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Activity-based Requirements Engineering Quality Meta Model. An artifacts has certain properties (quality factors), which have an impact onto activities, which are conducted by stakeholders.

Requirements quality is quality-in-use

I’ve worked quite some time on understanding and detecting quality defects in requirements documents and requirements quality in general. All the time, I was very dissatisfied with the current state in both research and practice on this topic. I think, the problem behind this is that there is no guidance: In times of rapid change and delivery, where every project looks different, we still have no good rule of what a good requirements document is.

A few years ago, we came up with such a rule, and tried it in various applications. And – so far – it seems to work! We’ve collected this experience and are now ready to tell you about it, because we really believe this should change how you view requirements engineering, and this should change what you consider good requirements documents.

Continue reading Requirements quality is quality-in-use

Phased Inspections

Efficiently control requirements quality: the best of two worlds

For high requirements quality we need quality assurance. In a previous post, I explained why automatic methods cannot replace manual methods. Instead I suggested to combine both worlds. And the ugly truth is, in both system testing and requirements engineering, we need both manual and automatic quality assurance to control requirements quality and test quality. Now you wonder, how? I got you covered. In this brief post, I want to point out how you can combine the two worlds and how you benefit from the combination.

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“Optionally, an E-Mail is sent” – Erfahrungen mit automatisierter Erkennung schlechter Anforderungen (German)

Auf dem QS-Tag in Nürnberg habe ich heute unsere Erfahrungen mit der automatisierten Erkennung von Problemen in Anforderungen vorgestellt. Das Feedback war absolut positiv. Hier die Folien des Vortrags. Die Kurzfassung des Vortrags und die Reaktionen der QS-Tag Besucher:

Qualitätsprobleme in Anforderungen führen zu echten Problemen und unnötigen Kosten in der Software-Entwicklung. Manuelle Reviews sind wichtig, aber aufwändig und langwierig. Sind automatisierte Reviews das Allheilmittel? Alleine sicher nicht. Aber mit einer sinnvollen Kombination von automatischen Analsen und manuellen Reviews bekommen wir das beste aus beiden Welten: Schnelles Feedback durch automatische Analysen und tiefes inhaltliches Feedback durch manuelle Reviews.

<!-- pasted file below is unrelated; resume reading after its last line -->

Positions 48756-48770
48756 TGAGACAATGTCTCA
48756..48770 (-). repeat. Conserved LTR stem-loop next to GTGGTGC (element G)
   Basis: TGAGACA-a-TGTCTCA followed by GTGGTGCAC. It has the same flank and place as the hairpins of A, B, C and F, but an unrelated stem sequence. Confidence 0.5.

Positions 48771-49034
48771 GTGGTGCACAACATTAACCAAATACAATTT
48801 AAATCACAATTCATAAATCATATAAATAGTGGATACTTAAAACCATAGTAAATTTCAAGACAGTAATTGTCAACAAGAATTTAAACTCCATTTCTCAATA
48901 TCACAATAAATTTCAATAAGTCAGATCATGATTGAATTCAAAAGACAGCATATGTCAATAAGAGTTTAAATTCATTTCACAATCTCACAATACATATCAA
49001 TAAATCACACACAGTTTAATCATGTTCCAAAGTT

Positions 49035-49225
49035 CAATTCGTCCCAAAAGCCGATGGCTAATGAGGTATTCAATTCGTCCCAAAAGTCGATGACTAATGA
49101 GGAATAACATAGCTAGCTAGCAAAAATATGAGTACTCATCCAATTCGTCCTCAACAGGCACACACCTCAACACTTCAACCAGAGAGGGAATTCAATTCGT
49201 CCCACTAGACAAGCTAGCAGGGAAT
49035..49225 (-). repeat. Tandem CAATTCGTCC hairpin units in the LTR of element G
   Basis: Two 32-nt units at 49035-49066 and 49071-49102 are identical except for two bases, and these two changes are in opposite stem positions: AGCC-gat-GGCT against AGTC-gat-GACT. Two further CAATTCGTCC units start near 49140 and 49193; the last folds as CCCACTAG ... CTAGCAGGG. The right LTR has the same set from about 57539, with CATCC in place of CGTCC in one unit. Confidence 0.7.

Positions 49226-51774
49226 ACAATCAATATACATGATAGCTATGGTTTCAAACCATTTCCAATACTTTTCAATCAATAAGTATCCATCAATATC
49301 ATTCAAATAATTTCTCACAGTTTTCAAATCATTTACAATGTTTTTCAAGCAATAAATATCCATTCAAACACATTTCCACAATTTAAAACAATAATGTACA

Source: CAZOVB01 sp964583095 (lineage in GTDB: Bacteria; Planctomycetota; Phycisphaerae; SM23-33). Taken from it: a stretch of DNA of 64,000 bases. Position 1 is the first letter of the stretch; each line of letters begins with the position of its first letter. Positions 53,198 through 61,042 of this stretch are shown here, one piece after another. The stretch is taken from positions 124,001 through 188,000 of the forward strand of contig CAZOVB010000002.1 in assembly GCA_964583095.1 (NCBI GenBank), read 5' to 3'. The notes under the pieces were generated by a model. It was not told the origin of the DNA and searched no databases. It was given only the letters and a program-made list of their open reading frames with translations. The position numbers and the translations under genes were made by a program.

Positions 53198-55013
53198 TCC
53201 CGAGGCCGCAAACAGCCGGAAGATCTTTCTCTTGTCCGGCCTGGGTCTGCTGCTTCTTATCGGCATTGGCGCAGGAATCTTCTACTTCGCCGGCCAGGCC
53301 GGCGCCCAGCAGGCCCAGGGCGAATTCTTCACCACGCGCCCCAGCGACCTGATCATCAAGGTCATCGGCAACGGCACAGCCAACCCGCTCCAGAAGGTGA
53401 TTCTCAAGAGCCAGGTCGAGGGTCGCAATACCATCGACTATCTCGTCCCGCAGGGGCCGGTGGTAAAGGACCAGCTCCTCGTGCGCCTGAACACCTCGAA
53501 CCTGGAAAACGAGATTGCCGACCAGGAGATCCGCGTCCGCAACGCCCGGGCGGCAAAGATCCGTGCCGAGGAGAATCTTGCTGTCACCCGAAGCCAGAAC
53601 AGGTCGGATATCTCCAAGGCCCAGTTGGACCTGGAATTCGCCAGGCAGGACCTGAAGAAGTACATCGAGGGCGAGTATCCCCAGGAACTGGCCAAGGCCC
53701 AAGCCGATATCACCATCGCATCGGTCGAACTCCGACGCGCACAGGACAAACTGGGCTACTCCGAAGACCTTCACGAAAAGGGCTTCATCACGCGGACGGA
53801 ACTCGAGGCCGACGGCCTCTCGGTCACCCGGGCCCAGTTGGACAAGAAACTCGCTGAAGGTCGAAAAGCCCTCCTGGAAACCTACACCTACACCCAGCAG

Erkennen können wir dennoch einige Probleme. Das hat die Erfahrung, auch mit Munich Re, gezeigt. Sprachliche Probleme, den falschen Abstraktionsgrad, strukturelle Inkonsistenten und unnötige Klone sind alles Mängel, die wir automatisch angehen können. Bei der Bewertung der Vollständigkeit von Anforderungen oder dem richten Anforderungsschnitt beißen sich automatische Analysen heute jedoch noch die Zähne aus.

Um die Ergebnise möglicht effektiv aufbereiten zu können brauchen wir zwei Perspektiven: Eine Perspektive für die Anforderungsautorin, die möglichst sofort während des Schreibens mögliche Defekte anzeigt. Und eine andere Perspektive für den Quality-Engineer, der den Überblick über die Qualität vieler verschiedener Dokumente bewahren will.

Spannende Frage aus dem Publikum vor und nach dem Vortrag waren: Wie können wir sicherstellen, dass durch automatische Analyseergebnisse niemand bloßgestellt wird? Und eine zweite spannende Frage: Wie können wir die Perspektive der Tester in die automatisierte Erkennung bringen? Wie können wir sicherstellen, dass Tester und Anforderungsautoren das gleiche Verständnis entwickeln? Brauchen wir dazu spezielle Analysen? Oder eine spezielle Darstellung? Oder beides? Meine Antworten: Sicher Thema der nächsten Blog-Artikel!